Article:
NEW YORK — On the morning of the first presidential debate, Donald Trump's campaign manager appeared on MSNBC's "Morning Joe" and was pushed again and again to explain why her candidate said that debate moderator Lester Holt is a Democrat when he is actually a registered Republican.

Kellyanne Conway declared that Holt was "a great selection for a moderator" and that this was a "terrible and irrelevant example" of something Trump had said, trying to pivot the conversation to attacking his Democratic rival, Hillary Clinton. Meanwhile, Mark Halperin of Bloomberg Politics cut Conway off at least half a dozen times, pushing her to explain why Trump said something factually inaccurate about the debate moderator.

Mika Brzezinski, "Morning Joe" co-host, confronted Conway about avoiding the question.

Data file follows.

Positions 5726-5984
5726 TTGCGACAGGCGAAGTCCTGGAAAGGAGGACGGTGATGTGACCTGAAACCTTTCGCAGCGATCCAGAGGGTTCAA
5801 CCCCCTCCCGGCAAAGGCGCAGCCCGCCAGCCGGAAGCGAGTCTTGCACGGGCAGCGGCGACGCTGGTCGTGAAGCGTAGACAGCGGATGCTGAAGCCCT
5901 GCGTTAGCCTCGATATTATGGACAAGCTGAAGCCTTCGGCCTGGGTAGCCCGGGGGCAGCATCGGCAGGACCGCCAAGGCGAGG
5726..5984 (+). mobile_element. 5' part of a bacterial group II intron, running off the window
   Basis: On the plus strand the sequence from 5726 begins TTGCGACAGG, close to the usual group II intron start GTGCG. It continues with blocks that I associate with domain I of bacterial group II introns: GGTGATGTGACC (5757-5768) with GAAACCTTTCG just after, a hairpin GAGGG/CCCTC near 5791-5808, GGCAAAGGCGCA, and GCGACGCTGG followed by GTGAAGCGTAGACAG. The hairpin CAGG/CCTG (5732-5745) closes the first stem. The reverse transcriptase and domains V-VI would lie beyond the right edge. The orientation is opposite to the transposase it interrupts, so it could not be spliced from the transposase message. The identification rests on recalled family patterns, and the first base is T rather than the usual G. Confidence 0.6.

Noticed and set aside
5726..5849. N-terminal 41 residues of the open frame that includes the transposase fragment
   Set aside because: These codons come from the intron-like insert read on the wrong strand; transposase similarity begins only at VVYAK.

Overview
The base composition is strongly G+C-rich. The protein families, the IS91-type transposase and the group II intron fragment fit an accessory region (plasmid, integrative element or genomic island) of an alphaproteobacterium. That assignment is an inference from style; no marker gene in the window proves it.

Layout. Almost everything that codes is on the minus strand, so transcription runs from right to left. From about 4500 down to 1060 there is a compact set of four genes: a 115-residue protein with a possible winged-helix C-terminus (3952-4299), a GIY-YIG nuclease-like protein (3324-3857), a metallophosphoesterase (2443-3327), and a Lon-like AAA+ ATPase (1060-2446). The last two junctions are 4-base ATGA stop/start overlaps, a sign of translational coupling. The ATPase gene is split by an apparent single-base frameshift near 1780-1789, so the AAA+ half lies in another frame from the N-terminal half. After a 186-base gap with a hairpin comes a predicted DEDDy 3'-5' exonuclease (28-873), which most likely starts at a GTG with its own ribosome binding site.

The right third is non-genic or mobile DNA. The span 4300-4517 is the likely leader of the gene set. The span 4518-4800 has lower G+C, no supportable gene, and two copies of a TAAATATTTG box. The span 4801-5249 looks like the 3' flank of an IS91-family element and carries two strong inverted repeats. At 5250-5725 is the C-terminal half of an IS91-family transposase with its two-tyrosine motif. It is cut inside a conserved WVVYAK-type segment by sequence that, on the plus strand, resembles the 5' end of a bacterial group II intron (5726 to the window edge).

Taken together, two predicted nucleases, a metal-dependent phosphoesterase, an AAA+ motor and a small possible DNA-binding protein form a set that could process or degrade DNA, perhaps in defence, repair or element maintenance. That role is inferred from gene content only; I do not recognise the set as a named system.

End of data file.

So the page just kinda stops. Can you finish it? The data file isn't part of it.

"I don't understand what that has to do with Mark's question," Brzezinski said as Conway complained about unfair media coverage. "We're asking why he lied about Lester Holt."

"He didn't lie," Conway said.

"Um, I think he did," Brzezinski said.

"Mika, a lie would mean that he knew the man's party registration," Conway said.

Conway — who has criticized the Clinton campaign for urging reporters to fact-check Trump — then launched into an attack on the reporters who cover her candidate.

"What I would ask you to do is to start looking at the Twitter feeds of quote 'objective' reporters, particularly our embeds," Conway said. "These are not profiles in courage, and this is not journalism. There are people who cover our campaign who actually just slander our candidate on Twitter. Ninety-two percent of one of them — I have them all on my desk, we've printed them all out — 92 percent of at least two of our embeds' tweets are negative toward Donald Trump. Why are they on our campaign plane? Why are they covering our campaign if they can't say, 'Hey, look at this crowd' ... So excuse the Trump campaign if we feel like we can't get a fair shake from certain people."

Watch these before Hillary Clinton and Donald Trump go head-to-head in the first general election debate Sept. 26. (Sarah Parnass/The Washington Post)